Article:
A better future for Guatemala

A better future for Guatemala

By Dialogo
January 01, 2013

At the schoolyard, boys and girls stand in front of the white and sky-blue
Guatemalan flag, listening attentively to a military officer’s speech about the
commemoration of the nation’s independence. The message is about love and respect
for the homeland, heroes and traditions, such as the Mayan warrior Tecun Uman and
the musical instrument marimba.
As part of an educational program of the 3rd Squadron of Citizen Security of
the Guatemalan Army, with a command post in Mixco, Guatemala City, the Soldiers
visit schools in order to establish a relationship with the community, to prevent
crime, and reach children and youth to convince them that the best path is keeping
to their values and moral principles.
The educational program launched in February 2012, Infantry Colonel Carlos
Mejía Girón, commander of the 3rd Squadron of Citizen Security, told Diálogo during
a September 2012 visit to the command post. “So as adults, they do not commit crimes
but become productive people for society,” he said. Seven months later, the
initiative had reached 45 public and 27 private schools in Mixco.

“We try to speak more than anything of harassment that they may be
experiencing, that they report sexual harassment and domestic violence so that we
create an open culture where people can report crimes,” Col. Mejía said. “I think
that children are increasingly reporting the problems they have at home.”
“We also take this opportunity to mention that we have schools and institutes
in the Army that welcome them, so they can continue their studies.” The idea, he
said, is that students know that the Army offers options to serve the country. This
educational program takes place during what they call Civic Monday.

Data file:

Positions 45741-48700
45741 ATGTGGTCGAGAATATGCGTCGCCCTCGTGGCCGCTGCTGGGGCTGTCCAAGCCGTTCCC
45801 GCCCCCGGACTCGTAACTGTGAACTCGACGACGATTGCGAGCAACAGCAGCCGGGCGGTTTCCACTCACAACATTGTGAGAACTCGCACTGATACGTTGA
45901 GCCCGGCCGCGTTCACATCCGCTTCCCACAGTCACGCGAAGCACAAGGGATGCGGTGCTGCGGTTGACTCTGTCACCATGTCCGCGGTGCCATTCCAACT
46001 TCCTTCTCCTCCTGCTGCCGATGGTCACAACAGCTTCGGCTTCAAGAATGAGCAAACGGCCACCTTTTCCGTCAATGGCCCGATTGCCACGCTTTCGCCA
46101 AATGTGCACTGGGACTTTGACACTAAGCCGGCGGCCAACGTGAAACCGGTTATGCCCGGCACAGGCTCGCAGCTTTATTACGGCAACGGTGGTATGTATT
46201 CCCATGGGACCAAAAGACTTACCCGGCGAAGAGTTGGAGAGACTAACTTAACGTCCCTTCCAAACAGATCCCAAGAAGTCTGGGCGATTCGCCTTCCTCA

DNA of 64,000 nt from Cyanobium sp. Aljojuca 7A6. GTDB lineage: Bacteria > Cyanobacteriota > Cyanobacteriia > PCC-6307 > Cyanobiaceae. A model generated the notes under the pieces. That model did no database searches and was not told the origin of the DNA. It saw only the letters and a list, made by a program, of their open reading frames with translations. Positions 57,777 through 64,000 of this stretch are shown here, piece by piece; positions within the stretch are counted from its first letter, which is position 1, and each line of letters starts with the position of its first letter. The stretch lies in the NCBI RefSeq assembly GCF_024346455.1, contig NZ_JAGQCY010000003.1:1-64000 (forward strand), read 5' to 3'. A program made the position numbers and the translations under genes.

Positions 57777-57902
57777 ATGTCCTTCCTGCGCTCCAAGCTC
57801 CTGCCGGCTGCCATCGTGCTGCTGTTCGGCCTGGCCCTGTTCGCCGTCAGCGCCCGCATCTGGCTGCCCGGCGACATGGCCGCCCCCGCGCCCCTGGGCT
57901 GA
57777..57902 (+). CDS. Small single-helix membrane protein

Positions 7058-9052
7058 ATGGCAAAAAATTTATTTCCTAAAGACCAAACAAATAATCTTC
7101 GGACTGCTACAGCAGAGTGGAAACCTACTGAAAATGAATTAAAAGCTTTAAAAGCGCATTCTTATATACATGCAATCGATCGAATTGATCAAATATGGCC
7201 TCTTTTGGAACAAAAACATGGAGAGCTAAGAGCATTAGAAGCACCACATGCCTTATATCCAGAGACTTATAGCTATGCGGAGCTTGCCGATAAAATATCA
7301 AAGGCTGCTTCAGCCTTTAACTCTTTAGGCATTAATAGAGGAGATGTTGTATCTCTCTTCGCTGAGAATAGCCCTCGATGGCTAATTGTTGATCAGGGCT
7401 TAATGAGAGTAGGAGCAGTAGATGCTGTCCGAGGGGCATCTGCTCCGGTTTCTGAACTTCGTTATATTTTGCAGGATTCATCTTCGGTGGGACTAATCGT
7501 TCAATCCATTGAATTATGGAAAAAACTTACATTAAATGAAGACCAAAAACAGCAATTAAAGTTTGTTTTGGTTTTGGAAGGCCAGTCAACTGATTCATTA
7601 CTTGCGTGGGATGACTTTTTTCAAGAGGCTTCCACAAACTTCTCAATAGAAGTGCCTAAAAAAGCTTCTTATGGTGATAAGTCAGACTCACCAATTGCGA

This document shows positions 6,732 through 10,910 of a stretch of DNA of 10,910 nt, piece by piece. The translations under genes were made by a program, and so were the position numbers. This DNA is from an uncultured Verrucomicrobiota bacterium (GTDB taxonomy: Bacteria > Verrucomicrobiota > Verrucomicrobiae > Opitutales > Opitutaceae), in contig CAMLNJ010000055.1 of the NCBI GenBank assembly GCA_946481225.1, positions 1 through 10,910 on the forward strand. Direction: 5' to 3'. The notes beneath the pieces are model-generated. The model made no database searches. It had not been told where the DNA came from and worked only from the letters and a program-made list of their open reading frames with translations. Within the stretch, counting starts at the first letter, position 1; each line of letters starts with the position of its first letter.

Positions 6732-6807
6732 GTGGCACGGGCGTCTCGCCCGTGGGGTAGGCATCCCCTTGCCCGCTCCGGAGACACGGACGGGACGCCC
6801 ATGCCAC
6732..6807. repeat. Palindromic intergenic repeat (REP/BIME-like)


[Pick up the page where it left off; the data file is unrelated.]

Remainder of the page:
A Different Week

At the Aldea El Aguacate Middle School in Mixco, the students are divided
into boys and girls. Each group has plenty of questions for the Soldiers.
What has the Army done for the development of the country? What is your
education? What are the requirements to join the Army? Private Lesly Esteban, a
member of Citizen Security, answers their questions and includes a message of
respect toward parents and the value of education.

“They [parents] are happy when we show them love and respect,” she said. “I
am a business administrator, but I joined the Army because that was my dream,” she
added. “I studied and worked at the same time while earning my certification.”
Captain Ostin Molina Díaz of the 1st Infantry Division also talks to the boys
about education. More than 40 students gather around him and listen to his
questions. Capt. Molina asks if anyone wants to be a doctor. Only a few students
respond. “Wouldn’t anyone like to be a Soldier?” he asked. This time several boys
raise their hands. “The career of a Soldier is very self-sacrificing. One leaves
everything so the population can feel safe,” Capt. Molina explained. “It is a humble
but very nice career because it gives lots of satisfaction.”
Professor Herber Ernesto Aguilar, director of Aldea El Aguacate, said the
school has more than 200 students ranging in age from 13 to 16.
“We have received a lot of help from the Army and the municipality of Mixco,
not only on security, but also civic programs,” he said. “They [students] are in
their teenage years, an age that is beautiful because they can learn values.”

On Tuesdays, the military invites public officials to give talks in schools,
among them firefighters and metropolitan police officers who speak about their
duties for 10 minutes. Special celebrations, such as one for Children’s Day, are
held for more than 400 students with clowns, cake, magicians and piñatas in
The 3rd Squadron of Citizen Security has also developed a plan with the
municipality of Mixco to strengthen the prevention of crime through education;
support for culture, sports and recreation; infrastructure; and municipal cleaning
and beautification campaigns. The goal is for students to participate in sports
after the end of the school year and also enjoy a clean community.
Outside the command post, the walls are decorated with paintings of students
who won a contest. The topics were: I love my country, I love Mixco, My friend the
Soldier, and I love peace. It’s an image that contrasts with other areas of the
municipality where gangs are common.

Col. Mejía said crime has been reduced by 42 percent since the command post
was opened. “This was a great success for Mixco because it is as a result of a
presidential program called Municipio Seguro [Safe Municipality].” The pilot program
began in Mixco to reduce crime in one of the most violent municipalities of
Guatemala City. Members of the National Civil Police, the Army and the Municipal
Transit Police carry out joint patrols in 11 areas of Mixco, according to the
Guatemalan newspaper El Periódico. It is not uncommon to see a Soldier and a police
officer riding together on a motorcycle in the streets of Mixco.